Current Promotions  

Product Reviews View Product Info

  1. The Moneysmart Family System: Teach Financial Independence to Children of Every Age
    The Moneysmart Family System: Teach Financial Independence to Children of Every Age
    Steve Economides, Annette Economides
    Thomas Nelson / 2012 / Trade Paperback
    $7.49 Retail: $16.99 Save 56% ($9.50)
    4 Stars Out Of 5 10 Reviews
    Availability: In Stock
    CBD Stock No: WW202843
    Video
4.1 Stars Out Of 5
4.1 out of 5
(4)
(5)
(0)
(0)
(1)
Quality:
4.3 out Of 5
(4.3 out of 5)
Value:
3.9 out Of 5
(3.9 out of 5)
Meets Expectations:
3.9 out Of 5
(3.9 out of 5)
90%
of customers would recommend this product to a friend.
SORT BY:
SEE:
Displaying items 6-10 of 10
Page 2 of 2 Previous 12
  1. Ontario
    Age: 25-34
    Gender: female
    4 Stars Out Of 5
    Great ideas and tips!
    August 20, 2012
    RamblingsMom
    Ontario
    Age: 25-34
    Gender: female
    Quality: 4
    Value: 4
    Meets Expectations: 4
    When I first received this book, I wasn't sure if I would like it or not. Finances are different for every family, and so are opinions on how to manage them. I'm glad I got this book though!

    I like how each section of the book is divided into practical and realistic tips for kids of different ages, from toddler to adult. Reading each section gave me an idea as to how to increase responsibility over the years, but if one was looking for quick tips on dealing with a situation they are facing now, they could find what they need easily within the age categories.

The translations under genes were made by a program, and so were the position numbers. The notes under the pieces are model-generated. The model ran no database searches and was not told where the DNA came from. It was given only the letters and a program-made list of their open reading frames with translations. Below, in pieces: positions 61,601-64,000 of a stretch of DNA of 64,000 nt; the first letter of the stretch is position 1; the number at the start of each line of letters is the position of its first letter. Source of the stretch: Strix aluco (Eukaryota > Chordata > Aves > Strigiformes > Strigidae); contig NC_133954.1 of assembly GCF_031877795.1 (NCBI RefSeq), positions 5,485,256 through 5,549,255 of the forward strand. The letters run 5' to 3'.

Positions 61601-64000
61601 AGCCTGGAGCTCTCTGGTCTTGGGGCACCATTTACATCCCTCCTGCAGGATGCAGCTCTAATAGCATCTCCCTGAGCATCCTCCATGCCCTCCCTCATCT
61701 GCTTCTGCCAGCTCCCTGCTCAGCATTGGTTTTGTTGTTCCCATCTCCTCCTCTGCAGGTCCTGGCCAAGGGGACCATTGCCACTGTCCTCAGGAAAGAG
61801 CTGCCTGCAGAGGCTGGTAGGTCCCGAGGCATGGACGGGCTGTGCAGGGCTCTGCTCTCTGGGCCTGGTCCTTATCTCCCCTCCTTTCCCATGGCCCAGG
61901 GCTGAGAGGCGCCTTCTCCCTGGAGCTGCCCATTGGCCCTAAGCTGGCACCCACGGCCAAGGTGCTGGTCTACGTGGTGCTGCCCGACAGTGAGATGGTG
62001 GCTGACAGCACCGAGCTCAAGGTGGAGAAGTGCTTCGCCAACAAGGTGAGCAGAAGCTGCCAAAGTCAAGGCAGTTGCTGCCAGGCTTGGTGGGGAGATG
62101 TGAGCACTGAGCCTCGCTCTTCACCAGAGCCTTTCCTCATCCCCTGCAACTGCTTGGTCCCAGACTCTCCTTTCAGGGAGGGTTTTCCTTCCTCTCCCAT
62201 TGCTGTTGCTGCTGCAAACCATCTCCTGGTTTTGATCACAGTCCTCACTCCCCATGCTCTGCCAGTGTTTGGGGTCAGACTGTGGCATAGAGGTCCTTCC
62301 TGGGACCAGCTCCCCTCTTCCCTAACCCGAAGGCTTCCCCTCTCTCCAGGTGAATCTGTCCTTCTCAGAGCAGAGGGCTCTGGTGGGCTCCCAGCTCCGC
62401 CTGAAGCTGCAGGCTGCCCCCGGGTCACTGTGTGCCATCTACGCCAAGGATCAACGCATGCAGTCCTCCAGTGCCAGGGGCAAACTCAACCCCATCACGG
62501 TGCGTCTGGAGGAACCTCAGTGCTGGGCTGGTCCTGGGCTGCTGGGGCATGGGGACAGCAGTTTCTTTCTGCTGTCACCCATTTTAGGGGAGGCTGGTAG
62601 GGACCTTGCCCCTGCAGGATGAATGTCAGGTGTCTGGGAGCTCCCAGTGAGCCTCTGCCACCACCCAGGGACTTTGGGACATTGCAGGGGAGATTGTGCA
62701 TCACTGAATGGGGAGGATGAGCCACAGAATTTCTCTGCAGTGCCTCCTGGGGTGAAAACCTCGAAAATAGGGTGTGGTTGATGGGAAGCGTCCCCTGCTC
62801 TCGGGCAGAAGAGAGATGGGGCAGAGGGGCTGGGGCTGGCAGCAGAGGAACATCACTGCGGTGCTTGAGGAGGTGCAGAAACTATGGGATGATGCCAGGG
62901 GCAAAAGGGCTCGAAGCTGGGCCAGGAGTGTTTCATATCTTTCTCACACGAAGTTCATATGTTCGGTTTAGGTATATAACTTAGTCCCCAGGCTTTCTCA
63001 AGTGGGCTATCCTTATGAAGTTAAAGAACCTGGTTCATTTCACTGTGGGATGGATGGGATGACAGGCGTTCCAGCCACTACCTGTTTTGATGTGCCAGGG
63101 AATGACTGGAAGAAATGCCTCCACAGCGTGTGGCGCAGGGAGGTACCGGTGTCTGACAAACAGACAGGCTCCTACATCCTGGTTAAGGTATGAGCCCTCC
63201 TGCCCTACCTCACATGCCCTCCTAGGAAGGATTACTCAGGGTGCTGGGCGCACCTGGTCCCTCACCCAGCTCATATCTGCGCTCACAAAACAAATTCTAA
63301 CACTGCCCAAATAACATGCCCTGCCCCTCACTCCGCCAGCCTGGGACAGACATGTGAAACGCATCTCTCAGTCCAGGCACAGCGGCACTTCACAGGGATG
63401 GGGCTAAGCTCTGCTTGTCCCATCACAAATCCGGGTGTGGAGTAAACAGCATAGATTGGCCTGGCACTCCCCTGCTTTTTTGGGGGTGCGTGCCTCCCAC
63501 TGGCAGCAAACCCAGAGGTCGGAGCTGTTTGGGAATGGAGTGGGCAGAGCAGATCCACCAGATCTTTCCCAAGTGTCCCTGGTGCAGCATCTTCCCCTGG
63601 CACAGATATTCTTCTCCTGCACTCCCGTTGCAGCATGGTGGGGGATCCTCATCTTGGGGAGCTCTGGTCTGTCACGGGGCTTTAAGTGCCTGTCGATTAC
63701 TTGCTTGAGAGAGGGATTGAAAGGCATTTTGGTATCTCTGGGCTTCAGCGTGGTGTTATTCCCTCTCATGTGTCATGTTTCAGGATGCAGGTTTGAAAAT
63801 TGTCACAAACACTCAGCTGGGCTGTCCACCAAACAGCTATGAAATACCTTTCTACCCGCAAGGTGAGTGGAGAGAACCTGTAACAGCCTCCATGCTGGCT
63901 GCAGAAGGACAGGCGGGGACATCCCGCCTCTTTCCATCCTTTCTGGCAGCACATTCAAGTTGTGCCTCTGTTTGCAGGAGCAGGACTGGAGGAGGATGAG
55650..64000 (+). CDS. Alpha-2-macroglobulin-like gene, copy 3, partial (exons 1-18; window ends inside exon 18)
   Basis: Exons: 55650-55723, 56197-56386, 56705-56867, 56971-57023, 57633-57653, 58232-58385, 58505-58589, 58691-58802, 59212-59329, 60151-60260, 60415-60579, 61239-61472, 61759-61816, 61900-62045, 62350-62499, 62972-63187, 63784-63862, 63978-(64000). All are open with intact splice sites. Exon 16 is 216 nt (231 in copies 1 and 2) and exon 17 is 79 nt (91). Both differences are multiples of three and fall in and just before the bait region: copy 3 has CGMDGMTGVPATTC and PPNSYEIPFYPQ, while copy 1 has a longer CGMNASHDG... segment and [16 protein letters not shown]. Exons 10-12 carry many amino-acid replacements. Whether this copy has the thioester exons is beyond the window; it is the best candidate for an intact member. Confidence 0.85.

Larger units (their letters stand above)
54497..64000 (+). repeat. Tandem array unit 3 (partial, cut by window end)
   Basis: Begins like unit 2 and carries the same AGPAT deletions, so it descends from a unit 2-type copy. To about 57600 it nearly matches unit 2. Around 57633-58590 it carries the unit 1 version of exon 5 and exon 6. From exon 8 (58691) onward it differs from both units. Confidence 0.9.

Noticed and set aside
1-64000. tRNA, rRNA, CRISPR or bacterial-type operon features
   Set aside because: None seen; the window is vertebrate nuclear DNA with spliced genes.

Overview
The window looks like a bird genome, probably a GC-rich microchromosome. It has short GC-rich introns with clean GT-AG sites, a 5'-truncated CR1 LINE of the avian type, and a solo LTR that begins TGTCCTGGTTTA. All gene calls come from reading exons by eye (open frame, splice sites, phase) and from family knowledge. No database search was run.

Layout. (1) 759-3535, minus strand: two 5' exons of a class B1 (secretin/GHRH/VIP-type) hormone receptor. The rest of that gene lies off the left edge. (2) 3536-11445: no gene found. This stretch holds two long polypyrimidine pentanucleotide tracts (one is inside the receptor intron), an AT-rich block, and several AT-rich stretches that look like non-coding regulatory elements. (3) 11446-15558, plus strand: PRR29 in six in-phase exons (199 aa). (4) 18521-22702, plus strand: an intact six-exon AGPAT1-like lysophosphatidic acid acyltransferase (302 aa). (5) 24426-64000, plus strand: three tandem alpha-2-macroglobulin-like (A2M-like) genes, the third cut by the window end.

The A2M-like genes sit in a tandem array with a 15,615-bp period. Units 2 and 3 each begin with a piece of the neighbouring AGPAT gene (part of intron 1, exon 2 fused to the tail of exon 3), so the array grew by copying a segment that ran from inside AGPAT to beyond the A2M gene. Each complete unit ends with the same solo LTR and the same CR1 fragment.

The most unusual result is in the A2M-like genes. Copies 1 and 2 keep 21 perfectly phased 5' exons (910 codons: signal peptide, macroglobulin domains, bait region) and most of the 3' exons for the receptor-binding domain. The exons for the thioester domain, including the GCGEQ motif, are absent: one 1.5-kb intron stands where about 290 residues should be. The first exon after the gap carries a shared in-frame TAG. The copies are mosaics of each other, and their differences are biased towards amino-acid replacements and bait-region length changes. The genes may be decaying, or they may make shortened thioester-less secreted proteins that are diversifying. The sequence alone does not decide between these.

I think the most useful part of the book to me right now (as my kids are still very young, with my eldest turning 5 in December) is the basis of the system; how to introduce your kids to finances, ideas of when and how much to pay them for doing their "work" well and with good attitudes, how to reward the "extra" good behavior, and ideas for how much to pay children of different ages.

    Instead of giving children an allowance just for being a part of the family, or for paying certain amounts for certain jobs, kids are taught that attitude is a large part of system. The system uses points that the children can earn, and they are paid a certain amount for each point. For example, a child might get themselves dressed and eat breakfast every day. But they only get a point if they do these things with a good attitude and without procrastinating. A child might earn extra points by doing a job that isn't asked of them, simply because they noticed it needs to be done. This mimics the "real world" in how an employee might be rewarded by taking initiative and going the extra mile in the workplace.

    The book also discusses family-related topics such as how to manage the television time in the family, what a parent should pay for and what a child should pay for at different ages, when to give your child a financial "boost", or bonus, and when to give them tough love. It talks about the difference on how to manage adult children living at home while they are at school or working and how to manage adult children living at home when they should be on their own. It even touches on supporting adult children who are facing difficult times, such as addiction recovery.

    Because of the way The MoneySmart Family System is geared towards families of all sizes, with children of all ages, I think there is something in this book for everyone.

    Disclosure of Material Connection: I received this book free from the publisher through the BookSneeze®.com book review bloggers program. I was not required to write a positive review. The opinions I have expressed are my own. I am disclosing this in accordance with the Federal Trade Commission's 16 CFR, Part 255 : "Guides Concerning the Use of Endorsements and Testimonials in Advertising."